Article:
Students must assert autonomy, take responsibility

When a young life is lost, there are always questions. Why them? Why now? And, sometimes, who’s to blame? Such was the case with Brandon Hall. Although the precise circumstances of Hall’s death are rare at the University, the underlying question of responsibility is not. As the University begins another academic year with a new class of incoming students, it is beneficial to reflect on what role parents and students expect the University to play in their lives.

Until the 1950s, universities across the country accepted that the school stands to some extent in the role of the absent parent, or “in loco parentis.” Parents, wanting their children to be protected, expected the universities to care for and to watch after their offspring. But in the 1960s, students across the country rebelled against such institutional paternalism, fighting for their rights to be autonomous, responsible individuals.

Now, however, some of this responsibility has shifted back to the institutions of higher learning. The same adults who fought for their right to be independent have begun to fight for the right of control of their children. Parents demand to be fully informed of students’ grades, living situations, university policies, counseling received and whether their children have received any drug or alcohol violations. In a well-publicized case in 1997, parents of a freshman at the Massachusetts Institute of Technology who died of alcohol poisoning alleged that MIT was at fault for not having proper housing and alcohol policies. They eventually settled with the school for $6 million. This January, the family of another MIT student filed suit after she committed suicide, alleging university negligence. And just this July, the family of a freshman from Old Dominion University settled, for an undisclosed amount, a $5.35 million lawsuit against his fraternity after he died of a night of heavy drinking.

Such lawsuits are examples of a disturbing trend. Being a student at a university – especially one such as the University, located in a major metropolitan area – can be an exciting, liberating time. However, it also means there is a limit to the influence and oversight that the University can exert and that parents should expect. After the death of Brandon Hall, Minnesota coach Glen Mason was quoted in the Pittsburgh Tribune-Review, saying, “other than saying, ‘OK, fellas Ö I’m going to lock the doors and you’re not going out,’ there’s not a darn thing I could have done.” And he was right.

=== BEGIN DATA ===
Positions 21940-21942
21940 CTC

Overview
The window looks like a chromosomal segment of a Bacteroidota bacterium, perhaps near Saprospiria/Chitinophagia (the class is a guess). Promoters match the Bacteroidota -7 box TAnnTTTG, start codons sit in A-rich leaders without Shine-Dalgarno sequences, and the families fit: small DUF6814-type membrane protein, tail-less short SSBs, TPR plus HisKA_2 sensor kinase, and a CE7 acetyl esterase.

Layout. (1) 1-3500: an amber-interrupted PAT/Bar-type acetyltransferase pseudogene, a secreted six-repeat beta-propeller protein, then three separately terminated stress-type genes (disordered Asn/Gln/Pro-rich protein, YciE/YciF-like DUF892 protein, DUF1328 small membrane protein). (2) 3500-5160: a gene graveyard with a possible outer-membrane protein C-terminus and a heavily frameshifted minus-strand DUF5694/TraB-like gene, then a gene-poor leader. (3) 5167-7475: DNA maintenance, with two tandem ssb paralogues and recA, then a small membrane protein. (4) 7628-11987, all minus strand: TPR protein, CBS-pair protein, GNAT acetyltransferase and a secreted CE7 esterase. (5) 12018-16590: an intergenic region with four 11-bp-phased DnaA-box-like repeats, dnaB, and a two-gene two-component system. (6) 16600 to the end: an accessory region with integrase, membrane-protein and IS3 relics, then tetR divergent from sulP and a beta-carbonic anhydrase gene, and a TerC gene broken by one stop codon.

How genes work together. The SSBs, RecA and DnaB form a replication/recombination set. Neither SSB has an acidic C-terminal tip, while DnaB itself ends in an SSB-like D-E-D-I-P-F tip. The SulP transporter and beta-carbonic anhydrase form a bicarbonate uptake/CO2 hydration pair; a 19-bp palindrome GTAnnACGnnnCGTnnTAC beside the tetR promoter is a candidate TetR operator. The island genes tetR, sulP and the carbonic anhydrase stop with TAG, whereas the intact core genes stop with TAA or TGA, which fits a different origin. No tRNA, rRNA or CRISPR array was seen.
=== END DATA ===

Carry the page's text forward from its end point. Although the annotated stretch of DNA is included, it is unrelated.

Is this to say that universities and their organizations assume no responsibility if they somehow fail students? No. But what it does mean is that it is time for students to reflect upon the amount of personal responsibility they assume in their actions and the consequences if they do not.

Part of the current increase in demand of accountability is that students are not often independently accountable for themselves. Today, students search for meaning beyond the traditional paradigm of success. The career at 22, followed shortly by the suburban dream of a two-car garage and white-picket fences is becoming less common than it once was. Although a search for greater meaning is not a bad thing, the prolonging of adolescence can foster a longer period of dependence on parents. Parents, in turn, expect a greater level of dependence from the university. This does not necessarily have to be the case.

Students can now revive the revolt their parents once led. Students can assert once again that they are responsible adults. But this involves more than merely setting a curfew. It entails accepting financial and legal responsibility. It entails paying rent, paying for the cell phone, filing your own taxes. It entails living up to the adage of, “If you want to be treated like an adult, you must act like one.” Once this occurs, society as a whole will begin to recognize again the autonomy of students as young adults and begin to treat them accordingly.

It is not Brandon Hall’s fault he was tragically slain that night. However, neither was it the responsibility of the coach or the University. A student’s time at the University is up to each individual. In addition to asserting their independence and individual responsibility, though, students must also understand what these concepts truly mean.